Travel

August 3

World War II (1939-1945)

Two things worth noting happened to me in Paris. One was a surprise, and the other was expected. Together, they seem emblematic of this city, the way it thinks and goes about life.

A little old lady, about 4 feet tall and who has a hard time walking because of her arthritis, lives in the apartment below mine. She accepts packages for people in the building and watches over things. I gather she's been here since World War II.

When I saw her on the stairs yesterday, I mentioned my concerns about the bum who sometimes sleeps in the foyer. "The poor man," she said, "he's not bad. When it's cold or hot, he needs a place to stay." It was a lesson to me in one-on-one generosity. While doing errands the same day, I lost two letters sent to me from the States. Later, I retraced my steps, asking merchants whether they'd found them. No one had, but I still wasn't overly concerned because I expected someone would find and return them to me.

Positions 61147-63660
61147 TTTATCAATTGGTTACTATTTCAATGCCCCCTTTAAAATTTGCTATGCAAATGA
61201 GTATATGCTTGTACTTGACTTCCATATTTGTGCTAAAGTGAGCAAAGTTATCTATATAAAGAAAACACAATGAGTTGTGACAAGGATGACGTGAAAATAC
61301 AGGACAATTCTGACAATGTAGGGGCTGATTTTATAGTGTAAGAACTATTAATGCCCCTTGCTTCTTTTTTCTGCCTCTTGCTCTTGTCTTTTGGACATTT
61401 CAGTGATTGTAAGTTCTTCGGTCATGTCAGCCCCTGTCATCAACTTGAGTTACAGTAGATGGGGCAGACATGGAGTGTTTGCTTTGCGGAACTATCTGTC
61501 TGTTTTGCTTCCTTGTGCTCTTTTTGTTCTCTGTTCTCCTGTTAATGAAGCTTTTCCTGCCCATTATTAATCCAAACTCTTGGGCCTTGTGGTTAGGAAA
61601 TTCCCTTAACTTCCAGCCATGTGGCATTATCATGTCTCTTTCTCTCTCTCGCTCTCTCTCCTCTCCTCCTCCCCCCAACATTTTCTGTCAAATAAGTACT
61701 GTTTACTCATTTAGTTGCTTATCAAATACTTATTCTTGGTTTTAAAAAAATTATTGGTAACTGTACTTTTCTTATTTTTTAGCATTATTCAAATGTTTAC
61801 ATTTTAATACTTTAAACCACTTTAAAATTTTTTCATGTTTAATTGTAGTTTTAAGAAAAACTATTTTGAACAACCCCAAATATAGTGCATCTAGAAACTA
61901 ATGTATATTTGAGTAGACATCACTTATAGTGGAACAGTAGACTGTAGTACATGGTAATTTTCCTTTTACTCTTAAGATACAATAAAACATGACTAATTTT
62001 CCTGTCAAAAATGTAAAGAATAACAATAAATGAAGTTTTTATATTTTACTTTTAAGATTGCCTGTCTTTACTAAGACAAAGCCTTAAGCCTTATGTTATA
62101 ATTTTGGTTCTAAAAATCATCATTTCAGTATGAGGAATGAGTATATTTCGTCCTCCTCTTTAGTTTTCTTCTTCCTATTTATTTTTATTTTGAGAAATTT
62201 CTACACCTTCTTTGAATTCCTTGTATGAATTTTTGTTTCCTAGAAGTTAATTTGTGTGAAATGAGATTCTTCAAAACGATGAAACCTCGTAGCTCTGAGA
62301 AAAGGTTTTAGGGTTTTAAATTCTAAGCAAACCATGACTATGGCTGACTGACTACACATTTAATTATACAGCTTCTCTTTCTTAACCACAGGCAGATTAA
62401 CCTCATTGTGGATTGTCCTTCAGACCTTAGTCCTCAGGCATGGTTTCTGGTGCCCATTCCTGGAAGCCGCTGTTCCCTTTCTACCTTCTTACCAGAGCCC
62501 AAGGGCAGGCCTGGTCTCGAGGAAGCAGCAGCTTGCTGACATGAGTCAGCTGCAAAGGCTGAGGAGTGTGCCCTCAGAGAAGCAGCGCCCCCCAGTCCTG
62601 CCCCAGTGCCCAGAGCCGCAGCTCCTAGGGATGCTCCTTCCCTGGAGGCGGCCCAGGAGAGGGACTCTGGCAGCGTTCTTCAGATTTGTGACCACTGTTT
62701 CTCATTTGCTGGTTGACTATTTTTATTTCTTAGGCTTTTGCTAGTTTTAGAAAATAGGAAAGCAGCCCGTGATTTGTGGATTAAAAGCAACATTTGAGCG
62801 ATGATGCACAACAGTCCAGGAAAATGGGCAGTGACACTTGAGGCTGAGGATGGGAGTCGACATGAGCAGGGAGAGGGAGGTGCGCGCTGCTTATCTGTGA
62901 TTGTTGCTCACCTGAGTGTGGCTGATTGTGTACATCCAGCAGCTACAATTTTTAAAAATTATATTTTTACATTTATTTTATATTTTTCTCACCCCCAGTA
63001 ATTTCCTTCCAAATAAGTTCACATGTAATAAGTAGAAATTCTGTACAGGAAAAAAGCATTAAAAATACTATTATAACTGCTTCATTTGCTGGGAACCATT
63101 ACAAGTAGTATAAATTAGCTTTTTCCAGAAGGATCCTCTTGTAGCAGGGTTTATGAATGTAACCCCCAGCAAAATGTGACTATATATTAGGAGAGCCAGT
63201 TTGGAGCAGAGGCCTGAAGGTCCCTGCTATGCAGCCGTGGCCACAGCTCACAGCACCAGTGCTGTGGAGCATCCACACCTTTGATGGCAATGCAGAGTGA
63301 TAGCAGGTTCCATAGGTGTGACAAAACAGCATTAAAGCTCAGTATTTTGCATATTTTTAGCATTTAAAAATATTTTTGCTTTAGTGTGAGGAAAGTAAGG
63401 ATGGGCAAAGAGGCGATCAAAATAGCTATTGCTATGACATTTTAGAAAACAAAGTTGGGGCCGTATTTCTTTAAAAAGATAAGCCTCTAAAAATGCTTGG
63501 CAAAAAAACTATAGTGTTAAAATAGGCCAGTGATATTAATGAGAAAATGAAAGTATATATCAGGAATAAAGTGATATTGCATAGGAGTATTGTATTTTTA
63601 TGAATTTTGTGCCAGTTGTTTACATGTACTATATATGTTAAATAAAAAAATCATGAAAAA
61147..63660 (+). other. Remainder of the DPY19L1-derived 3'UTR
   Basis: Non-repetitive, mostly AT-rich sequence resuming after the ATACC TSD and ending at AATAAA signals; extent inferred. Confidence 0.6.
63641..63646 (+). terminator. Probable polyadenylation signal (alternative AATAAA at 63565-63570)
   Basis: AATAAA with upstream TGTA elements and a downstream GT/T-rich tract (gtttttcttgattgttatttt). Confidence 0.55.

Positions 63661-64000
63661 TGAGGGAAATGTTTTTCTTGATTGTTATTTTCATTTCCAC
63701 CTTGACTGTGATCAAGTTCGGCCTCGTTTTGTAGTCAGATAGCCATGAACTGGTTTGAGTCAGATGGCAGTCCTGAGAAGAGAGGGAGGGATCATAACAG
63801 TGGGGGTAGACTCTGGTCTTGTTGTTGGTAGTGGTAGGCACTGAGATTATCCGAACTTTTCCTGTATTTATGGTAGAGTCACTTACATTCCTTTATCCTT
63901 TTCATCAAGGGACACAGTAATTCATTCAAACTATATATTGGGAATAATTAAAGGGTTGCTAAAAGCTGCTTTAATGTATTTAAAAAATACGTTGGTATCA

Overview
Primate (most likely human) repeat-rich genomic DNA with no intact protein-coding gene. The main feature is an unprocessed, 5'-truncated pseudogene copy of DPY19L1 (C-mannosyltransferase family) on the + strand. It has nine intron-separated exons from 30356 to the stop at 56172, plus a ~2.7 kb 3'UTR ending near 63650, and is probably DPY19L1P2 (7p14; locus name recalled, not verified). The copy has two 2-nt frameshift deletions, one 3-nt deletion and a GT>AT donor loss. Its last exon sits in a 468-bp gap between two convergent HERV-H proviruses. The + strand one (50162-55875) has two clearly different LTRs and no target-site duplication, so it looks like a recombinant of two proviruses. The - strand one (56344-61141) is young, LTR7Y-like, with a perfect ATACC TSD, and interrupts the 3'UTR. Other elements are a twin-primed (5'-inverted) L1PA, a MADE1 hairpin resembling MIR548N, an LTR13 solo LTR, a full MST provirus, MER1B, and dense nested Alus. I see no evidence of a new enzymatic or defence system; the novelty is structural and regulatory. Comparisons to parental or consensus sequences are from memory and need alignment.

That is precisely what happened. I must have dropped the letters in the post office on Boulevard Raspail. Anyway, that was the return address on the envelope I received today, containing my lost letters.

The moral of this story is that my Paris neighborhood is still a village, where people look out for one another.

Copyright © 2014, Los Angeles Times
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